Physiological Approach Research Method - Biological Methods.
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Physiological Approach Research Method #1: Biological Methods This research method can also be divided into two smaller groups: Invasive and Non-Invasive Method. Invasive method basically involves the actual cutting and damaging of a brain, while non-invasive method revolves around scanning a fully functional brain with different devices. Invasive Method The invasive method can also be broken down into two smaller groups: lesions and ablations surgery. Ablation surgery is the process of actually removing a part of a brain, whilst lesions surgery involves damaging a part of the brain with electrodes. Most of these methods however, are done on animals, usually because of ethical issues. Surgery is still done on human brains, although they are only used to help the patients more than to experiment on them. Evaluation Advantages: There were quite a few tests that were done on humans, where it's quite safe for us to make a few reasonable conclusions with. Also, when using animals, the researchers can damage a specific part of a brain to see what happens.
MRI scan is used as well, for similar purposes. This one involves magnetic fields being measured. All these scans use the aid of computers to plot the images. Evaluation Advantages: The scans are usually very accurate, and show lots of different details. The scans are also useful when the person is in a state of emergency, as they produce the images almost immediately. Also, the results are usually replicable, which makes it hard to depict. Disadvantages: The biggest problem with these scanners is that they are too expensive currently. The scanners are usually used for people who need help, more than research purposes because of this. Research Method #2: Genetic Influences on individual differences This method can also be divided into two smaller sections, but they are both based around the study of twins. Correlational techniques and twin studies Correlational technique is the observation of how different variables have affects on people.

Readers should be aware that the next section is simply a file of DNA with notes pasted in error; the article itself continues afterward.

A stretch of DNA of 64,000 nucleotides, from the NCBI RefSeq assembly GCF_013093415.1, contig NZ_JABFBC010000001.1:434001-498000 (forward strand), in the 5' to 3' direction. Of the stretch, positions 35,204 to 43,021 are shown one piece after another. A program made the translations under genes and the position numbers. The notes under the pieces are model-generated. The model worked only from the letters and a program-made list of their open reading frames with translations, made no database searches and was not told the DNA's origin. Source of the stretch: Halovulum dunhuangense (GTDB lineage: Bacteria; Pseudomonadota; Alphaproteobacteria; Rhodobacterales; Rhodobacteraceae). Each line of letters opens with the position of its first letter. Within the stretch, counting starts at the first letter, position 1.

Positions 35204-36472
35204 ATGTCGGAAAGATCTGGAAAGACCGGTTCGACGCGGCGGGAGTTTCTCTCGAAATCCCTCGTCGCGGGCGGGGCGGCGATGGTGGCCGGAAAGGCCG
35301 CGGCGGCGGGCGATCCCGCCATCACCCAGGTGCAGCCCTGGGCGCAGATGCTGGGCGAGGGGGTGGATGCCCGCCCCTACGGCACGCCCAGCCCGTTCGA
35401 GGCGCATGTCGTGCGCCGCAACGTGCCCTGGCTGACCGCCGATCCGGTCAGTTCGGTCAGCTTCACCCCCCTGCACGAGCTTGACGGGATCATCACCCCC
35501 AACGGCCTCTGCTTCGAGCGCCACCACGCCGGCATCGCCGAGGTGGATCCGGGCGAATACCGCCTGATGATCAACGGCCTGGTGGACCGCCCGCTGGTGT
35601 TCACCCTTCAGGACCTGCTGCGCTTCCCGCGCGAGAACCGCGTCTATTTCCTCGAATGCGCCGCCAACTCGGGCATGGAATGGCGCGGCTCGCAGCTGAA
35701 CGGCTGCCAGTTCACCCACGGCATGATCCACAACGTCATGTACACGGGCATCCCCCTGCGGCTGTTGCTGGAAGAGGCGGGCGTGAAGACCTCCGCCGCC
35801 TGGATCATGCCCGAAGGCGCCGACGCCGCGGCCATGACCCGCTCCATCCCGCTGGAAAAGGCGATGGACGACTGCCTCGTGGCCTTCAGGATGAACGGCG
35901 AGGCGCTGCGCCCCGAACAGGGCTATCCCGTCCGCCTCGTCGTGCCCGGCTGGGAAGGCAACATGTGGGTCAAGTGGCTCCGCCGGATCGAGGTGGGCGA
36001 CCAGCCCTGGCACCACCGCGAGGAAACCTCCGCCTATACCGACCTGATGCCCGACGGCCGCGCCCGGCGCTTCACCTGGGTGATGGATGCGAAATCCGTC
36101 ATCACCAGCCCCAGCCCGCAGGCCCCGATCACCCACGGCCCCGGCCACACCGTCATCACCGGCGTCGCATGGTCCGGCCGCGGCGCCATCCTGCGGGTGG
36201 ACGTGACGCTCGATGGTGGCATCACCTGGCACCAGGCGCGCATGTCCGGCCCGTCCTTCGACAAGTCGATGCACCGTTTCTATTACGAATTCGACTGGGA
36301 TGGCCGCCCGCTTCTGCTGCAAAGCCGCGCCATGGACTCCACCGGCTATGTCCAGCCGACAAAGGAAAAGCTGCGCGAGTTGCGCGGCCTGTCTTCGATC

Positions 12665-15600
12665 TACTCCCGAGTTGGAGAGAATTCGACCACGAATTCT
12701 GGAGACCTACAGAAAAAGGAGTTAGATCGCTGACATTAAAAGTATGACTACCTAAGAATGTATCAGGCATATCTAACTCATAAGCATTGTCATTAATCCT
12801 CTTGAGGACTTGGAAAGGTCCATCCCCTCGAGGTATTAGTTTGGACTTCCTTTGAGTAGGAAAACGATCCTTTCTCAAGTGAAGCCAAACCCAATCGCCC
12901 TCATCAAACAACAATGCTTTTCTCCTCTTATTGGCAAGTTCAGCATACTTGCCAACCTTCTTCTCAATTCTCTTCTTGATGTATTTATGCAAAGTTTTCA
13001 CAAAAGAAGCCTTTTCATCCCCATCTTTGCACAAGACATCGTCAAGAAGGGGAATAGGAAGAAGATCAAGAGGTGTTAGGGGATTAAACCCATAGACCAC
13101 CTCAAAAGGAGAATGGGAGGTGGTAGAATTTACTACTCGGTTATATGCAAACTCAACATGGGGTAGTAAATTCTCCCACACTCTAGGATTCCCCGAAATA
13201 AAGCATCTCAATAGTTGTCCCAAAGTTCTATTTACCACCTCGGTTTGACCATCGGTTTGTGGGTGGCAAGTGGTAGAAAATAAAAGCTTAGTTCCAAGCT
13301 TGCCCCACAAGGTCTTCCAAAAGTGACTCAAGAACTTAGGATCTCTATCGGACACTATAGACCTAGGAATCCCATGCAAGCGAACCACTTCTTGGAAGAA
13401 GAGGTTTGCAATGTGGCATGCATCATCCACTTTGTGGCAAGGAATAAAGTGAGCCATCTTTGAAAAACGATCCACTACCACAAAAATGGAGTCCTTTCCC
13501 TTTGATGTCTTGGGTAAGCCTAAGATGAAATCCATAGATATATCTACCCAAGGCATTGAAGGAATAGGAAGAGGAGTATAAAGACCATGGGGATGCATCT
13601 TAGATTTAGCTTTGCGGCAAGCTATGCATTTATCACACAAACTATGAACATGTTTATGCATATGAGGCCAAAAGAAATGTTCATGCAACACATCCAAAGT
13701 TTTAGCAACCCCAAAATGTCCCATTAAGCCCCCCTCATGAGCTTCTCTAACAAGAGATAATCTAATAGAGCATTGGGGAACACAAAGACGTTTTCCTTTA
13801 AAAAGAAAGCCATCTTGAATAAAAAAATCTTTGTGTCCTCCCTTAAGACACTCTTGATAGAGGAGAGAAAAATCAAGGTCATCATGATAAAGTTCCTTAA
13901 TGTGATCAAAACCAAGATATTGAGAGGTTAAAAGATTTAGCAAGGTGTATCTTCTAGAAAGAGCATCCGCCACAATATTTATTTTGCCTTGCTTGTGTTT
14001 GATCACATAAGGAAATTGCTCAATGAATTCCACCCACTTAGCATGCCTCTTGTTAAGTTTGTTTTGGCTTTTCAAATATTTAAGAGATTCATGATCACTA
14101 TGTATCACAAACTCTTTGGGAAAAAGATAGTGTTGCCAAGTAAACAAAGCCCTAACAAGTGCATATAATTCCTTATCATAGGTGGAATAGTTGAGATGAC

There may also be some subjectivity from the researcher. Research Method #2: Experimentations Basically put, this method is when people take an idea, test it, and see if their idea was right. The experiments vary vastly, and the subjects of the experiments vary too. The experimentations can be reproduced by anyone, as they are very structured and well controlled. Evaluation Advantages: Because these experiments and results can be reproduced by anyone, the results are reliable. The strict controls allow the psychologists to see what affects people in different ways. Also, animal testing allows the researcher to do certain tests on animals that maybe deemed as unethical to be done to people. These experiments told us a lot about people too, as we are animals biologically. Disadvantages: However, some people view experiments on animals as unethical as experiments done on people. There are also lots of differences between us and animals, which disallows direct comparison. Also, although controlled may give us reliable results, it may not necessarily be accurate. They are usually things which people won't do in real life, and thus, the experiments lack ecological validity.
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